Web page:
Back in July, I read that Republican Rep. Jeff Duncan inserted into the State Department and foreign operations authorization bill an amendment which prohibited any foreign assistance to governments that vote against the U.S. position at the U.N. more than 50 percent of the time.

I thought it was a great idea.  Now, maybe I’m not seeing all the angles but I’m a simple person and you don’t thank someone when they give you a gift by insulting them.

Maybe the idea of financial support in exchange for favorable votes would be construed as a bribe;  maybe it would simply mean, you scratch my back and I’ll scratch yours.  Me?  I look at it as not biting the hand that feeds you.  But that’s just me.

A perfect example came when I read that Afghan President, Hamid Karzai was recently quoted as saying, “If Pakistan is attacked (by the U.S.) and if the people of Pakistan needed Afghanistan’s help, Afghanistan will be there with (Pakistan).”  I couldn’t believe it.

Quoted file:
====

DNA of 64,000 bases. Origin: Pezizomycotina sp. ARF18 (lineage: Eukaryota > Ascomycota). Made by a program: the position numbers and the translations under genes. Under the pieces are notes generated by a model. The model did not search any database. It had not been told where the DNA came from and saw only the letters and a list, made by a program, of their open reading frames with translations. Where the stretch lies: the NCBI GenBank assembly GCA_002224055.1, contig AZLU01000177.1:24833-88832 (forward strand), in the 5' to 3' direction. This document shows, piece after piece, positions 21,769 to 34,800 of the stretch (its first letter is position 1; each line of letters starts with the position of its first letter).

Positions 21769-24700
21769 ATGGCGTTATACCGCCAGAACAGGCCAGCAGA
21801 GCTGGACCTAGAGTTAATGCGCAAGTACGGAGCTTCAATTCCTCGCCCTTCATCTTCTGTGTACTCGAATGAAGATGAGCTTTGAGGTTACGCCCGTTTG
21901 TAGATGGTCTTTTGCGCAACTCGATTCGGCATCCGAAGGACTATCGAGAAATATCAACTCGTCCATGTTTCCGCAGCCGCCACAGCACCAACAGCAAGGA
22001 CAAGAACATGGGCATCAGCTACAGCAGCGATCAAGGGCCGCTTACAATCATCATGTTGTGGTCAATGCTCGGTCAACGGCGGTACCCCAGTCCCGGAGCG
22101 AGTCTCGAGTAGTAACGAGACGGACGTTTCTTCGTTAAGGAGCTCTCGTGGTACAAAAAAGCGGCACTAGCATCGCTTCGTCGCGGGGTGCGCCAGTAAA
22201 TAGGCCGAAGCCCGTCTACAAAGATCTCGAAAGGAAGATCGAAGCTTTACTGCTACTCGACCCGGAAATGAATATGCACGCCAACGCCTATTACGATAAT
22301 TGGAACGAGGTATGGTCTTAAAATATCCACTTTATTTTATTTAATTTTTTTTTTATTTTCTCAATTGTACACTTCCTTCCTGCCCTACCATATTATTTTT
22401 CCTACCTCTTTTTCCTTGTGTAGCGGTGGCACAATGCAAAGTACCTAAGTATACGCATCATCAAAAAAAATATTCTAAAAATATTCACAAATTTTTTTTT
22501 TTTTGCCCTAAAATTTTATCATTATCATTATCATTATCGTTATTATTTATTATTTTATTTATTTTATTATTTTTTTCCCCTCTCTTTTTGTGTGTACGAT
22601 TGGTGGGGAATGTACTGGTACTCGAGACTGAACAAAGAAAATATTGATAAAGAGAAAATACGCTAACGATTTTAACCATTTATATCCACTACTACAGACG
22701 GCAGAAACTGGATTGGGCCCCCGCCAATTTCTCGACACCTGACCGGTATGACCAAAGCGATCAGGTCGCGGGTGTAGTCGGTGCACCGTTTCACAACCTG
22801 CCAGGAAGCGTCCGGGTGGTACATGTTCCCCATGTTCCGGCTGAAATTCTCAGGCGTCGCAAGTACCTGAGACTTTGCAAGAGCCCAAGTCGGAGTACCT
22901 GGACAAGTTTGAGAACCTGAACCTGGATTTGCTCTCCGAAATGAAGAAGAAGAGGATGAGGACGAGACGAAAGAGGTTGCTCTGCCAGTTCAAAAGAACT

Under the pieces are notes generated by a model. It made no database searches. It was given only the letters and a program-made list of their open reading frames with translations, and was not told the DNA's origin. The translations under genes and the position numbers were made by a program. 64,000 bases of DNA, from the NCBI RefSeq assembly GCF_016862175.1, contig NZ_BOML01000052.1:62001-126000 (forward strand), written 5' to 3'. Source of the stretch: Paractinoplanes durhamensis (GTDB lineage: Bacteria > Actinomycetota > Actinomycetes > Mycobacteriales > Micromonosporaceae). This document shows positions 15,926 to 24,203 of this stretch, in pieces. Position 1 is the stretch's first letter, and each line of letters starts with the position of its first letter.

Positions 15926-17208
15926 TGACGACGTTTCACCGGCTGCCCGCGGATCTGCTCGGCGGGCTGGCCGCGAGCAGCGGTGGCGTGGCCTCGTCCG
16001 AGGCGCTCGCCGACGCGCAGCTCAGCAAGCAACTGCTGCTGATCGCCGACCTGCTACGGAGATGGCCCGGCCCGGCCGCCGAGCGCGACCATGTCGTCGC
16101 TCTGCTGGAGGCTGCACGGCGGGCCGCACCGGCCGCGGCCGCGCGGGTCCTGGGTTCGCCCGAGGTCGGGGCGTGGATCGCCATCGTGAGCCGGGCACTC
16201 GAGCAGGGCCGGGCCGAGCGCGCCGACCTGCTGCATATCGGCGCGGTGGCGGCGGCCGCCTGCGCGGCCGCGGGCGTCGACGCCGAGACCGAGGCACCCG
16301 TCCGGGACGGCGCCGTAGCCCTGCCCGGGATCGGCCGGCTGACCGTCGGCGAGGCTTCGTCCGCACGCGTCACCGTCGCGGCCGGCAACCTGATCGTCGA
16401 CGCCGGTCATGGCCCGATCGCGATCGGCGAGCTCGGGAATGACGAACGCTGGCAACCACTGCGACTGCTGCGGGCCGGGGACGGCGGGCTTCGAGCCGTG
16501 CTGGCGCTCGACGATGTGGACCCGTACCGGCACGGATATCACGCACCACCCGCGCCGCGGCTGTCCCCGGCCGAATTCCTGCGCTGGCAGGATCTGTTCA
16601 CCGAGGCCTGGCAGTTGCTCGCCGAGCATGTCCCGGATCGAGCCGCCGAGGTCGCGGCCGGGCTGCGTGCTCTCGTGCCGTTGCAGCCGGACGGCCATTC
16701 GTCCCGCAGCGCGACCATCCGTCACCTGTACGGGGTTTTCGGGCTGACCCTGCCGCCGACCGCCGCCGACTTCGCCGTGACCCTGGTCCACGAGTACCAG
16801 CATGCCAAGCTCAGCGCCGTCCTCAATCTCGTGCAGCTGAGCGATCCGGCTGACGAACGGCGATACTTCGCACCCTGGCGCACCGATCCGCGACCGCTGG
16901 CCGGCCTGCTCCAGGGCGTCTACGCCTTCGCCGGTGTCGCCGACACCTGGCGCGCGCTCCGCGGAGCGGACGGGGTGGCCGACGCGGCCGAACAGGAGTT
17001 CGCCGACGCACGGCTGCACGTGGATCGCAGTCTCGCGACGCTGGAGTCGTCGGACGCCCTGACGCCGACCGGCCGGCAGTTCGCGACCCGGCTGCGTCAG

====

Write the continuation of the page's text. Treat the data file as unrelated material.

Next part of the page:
Well, just this weekend Major General Peter Fuller, deputy commander for the Afghan training mission, was relieved of his duties.  Why?  Because he had the cojones to speak the truth.

Major Gen. Fuller said Karzai’s comments were “erratic” and said, “Why don’t you just poke me in the eye with a needle!  You’ve got to be kidding me.  I’m sorry, we just gave you $11.6 billion and now you’re telling me, I don’t really care?”  He also said the Afghans don’t understand the extent to which the U.S. is in economic distress or the “sacrifices that America is making to provide for their security.”  He said the Afghans are “isolated from reality.”

I know that Major Gen. Fuller is in the military and that there’s a strict code of conduct in place when it comes to speaking one’s mind.

I’m guessing he knew actually what he was saying and what would happen to his career.  But I’m always in awe of someone with the moral courage to speak the truth despite the adverse consequences.

You’re a hero in my book.  God bless you, General, for your service and Godspeed.


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